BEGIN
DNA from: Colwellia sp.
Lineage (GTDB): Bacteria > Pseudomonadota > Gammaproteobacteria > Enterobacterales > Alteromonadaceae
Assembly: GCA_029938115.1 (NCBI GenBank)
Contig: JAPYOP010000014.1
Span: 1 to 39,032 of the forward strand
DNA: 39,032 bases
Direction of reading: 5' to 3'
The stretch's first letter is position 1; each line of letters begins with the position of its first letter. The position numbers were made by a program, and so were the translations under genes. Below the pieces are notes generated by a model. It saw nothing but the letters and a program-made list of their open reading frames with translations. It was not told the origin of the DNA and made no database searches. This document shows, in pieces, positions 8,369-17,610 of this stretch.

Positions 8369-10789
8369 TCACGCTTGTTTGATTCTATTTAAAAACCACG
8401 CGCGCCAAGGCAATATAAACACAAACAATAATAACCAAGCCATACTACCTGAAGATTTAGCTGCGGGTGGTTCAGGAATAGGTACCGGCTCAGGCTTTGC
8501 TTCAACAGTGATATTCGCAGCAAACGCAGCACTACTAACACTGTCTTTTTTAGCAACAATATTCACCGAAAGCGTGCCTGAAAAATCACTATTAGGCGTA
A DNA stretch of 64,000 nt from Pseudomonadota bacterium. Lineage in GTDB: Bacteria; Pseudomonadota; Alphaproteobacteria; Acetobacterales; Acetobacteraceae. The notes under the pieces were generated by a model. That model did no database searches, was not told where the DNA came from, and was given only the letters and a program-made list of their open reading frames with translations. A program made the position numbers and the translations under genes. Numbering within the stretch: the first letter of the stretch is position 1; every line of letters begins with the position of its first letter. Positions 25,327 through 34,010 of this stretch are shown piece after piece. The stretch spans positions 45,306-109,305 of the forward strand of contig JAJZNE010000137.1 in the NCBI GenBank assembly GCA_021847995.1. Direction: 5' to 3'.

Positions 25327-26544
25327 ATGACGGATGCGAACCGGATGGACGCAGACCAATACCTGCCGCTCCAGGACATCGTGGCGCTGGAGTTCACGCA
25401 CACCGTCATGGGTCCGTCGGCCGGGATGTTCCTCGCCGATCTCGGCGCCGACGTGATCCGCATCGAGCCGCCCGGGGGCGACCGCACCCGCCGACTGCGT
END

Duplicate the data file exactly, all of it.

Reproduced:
DNA from: Colwellia sp.
Lineage (GTDB): Bacteria > Pseudomonadota > Gammaproteobacteria > Enterobacterales > Alteromonadaceae
Assembly: GCA_029938115.1 (NCBI GenBank)
Contig: JAPYOP010000014.1
Span: 1 to 39,032 of the forward strand
DNA: 39,032 bases
Direction of reading: 5' to 3'
The stretch's first letter is position 1; each line of letters begins with the position of its first letter. The position numbers were made by a program, and so were the translations under genes. Below the pieces are notes generated by a model. It saw nothing but the letters and a program-made list of their open reading frames with translations. It was not told the origin of the DNA and made no database searches. This document shows, in pieces, positions 8,369-17,610 of this stretch.

Positions 8369-10789
8369 TCACGCTTGTTTGATTCTATTTAAAAACCACG
8401 CGCGCCAAGGCAATATAAACACAAACAATAATAACCAAGCCATACTACCTGAAGATTTAGCTGCGGGTGGTTCAGGAATAGGTACCGGCTCAGGCTTTGC
8501 TTCAACAGTGATATTCGCAGCAAACGCAGCACTACTAACACTGTCTTTTTTAGCAACAATATTCACCGAAAGCGTGCCTGAAAAATCACTATTAGGCGTA
A DNA stretch of 64,000 nt from Pseudomonadota bacterium. Lineage in GTDB: Bacteria; Pseudomonadota; Alphaproteobacteria; Acetobacterales; Acetobacteraceae. The notes under the pieces were generated by a model. That model did no database searches, was not told where the DNA came from, and was given only the letters and a program-made list of their open reading frames with translations. A program made the position numbers and the translations under genes. Numbering within the stretch: the first letter of the stretch is position 1; every line of letters begins with the position of its first letter. Positions 25,327 through 34,010 of this stretch are shown piece after piece. The stretch spans positions 45,306-109,305 of the forward strand of contig JAJZNE010000137.1 in the NCBI GenBank assembly GCA_021847995.1. Direction: 5' to 3'.

Positions 25327-26544
25327 ATGACGGATGCGAACCGGATGGACGCAGACCAATACCTGCCGCTCCAGGACATCGTGGCGCTGGAGTTCACGCA
25401 CACCGTCATGGGTCCGTCGGCCGGGATGTTCCTCGCCGATCTCGGCGCCGACGTGATCCGCATCGAGCCGCCCGGGGGCGACCGCACCCGCCGACTGCGT